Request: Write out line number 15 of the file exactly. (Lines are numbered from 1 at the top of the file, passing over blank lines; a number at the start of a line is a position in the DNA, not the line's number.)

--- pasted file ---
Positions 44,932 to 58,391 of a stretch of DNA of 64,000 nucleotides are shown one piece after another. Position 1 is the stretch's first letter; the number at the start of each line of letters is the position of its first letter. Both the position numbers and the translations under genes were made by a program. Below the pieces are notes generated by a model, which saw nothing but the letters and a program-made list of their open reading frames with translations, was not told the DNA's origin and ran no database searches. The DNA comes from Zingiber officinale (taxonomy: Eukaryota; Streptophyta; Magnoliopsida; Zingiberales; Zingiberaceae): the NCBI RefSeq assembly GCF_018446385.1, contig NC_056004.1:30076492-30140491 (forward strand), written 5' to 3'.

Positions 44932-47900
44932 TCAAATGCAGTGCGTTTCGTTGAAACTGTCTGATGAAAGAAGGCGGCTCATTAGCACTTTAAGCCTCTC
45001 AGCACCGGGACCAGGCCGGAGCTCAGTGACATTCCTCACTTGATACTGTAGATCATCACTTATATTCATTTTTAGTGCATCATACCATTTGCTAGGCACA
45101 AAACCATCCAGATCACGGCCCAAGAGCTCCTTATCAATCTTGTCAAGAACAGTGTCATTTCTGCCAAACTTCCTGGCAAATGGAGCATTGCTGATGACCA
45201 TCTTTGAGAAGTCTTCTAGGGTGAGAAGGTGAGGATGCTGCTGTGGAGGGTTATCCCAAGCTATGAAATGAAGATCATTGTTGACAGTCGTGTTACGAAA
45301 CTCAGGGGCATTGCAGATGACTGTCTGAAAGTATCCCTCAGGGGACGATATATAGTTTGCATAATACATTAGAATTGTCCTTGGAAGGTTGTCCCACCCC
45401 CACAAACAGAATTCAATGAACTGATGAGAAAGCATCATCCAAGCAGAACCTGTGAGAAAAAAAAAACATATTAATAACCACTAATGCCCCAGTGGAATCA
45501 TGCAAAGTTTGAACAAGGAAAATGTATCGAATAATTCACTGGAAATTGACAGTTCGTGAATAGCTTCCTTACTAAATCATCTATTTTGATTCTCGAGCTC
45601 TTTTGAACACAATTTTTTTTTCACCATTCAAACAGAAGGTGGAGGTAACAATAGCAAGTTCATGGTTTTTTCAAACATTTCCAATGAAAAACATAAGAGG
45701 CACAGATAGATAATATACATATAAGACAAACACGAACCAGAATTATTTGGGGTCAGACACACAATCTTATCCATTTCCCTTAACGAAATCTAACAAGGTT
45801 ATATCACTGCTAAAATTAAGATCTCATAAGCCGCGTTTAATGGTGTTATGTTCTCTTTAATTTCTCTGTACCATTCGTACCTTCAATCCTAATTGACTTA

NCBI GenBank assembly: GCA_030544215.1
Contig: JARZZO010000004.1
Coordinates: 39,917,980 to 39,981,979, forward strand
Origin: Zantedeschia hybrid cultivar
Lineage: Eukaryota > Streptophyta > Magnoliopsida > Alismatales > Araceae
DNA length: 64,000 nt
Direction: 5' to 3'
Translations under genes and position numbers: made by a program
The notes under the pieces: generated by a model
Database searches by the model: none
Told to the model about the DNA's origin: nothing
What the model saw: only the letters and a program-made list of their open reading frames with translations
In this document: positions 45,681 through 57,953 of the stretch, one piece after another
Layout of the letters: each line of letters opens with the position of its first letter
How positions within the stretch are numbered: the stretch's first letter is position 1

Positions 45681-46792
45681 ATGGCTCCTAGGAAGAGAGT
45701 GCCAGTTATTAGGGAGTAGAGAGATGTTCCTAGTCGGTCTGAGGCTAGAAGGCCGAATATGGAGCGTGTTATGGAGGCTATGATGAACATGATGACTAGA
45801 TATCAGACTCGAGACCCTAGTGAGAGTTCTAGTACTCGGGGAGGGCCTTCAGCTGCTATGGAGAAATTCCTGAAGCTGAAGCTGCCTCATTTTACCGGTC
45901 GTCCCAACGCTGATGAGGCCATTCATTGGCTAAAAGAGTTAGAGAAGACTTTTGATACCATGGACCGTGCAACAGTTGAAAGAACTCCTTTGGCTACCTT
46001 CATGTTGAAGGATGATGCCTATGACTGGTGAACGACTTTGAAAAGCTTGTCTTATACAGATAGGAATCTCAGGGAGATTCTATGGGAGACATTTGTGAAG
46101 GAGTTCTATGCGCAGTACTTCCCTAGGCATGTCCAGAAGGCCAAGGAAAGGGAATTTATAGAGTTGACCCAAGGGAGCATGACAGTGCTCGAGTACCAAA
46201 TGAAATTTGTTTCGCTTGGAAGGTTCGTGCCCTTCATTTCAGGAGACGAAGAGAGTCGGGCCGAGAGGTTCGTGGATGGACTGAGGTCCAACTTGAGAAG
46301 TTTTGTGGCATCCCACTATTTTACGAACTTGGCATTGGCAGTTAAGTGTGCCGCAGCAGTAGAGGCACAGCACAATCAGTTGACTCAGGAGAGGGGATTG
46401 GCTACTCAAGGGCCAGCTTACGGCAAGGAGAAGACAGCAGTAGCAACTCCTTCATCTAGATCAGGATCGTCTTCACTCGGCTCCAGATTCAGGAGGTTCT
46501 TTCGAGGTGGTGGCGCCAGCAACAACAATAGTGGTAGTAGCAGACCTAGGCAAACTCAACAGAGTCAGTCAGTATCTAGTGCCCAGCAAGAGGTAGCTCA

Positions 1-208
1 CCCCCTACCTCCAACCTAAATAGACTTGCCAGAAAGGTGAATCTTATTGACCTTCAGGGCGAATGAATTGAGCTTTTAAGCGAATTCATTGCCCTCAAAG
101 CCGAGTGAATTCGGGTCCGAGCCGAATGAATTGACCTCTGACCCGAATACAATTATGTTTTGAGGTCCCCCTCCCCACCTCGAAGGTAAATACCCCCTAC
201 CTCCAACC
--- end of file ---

Coordinates: 39,917,980 to 39,981,979, forward strand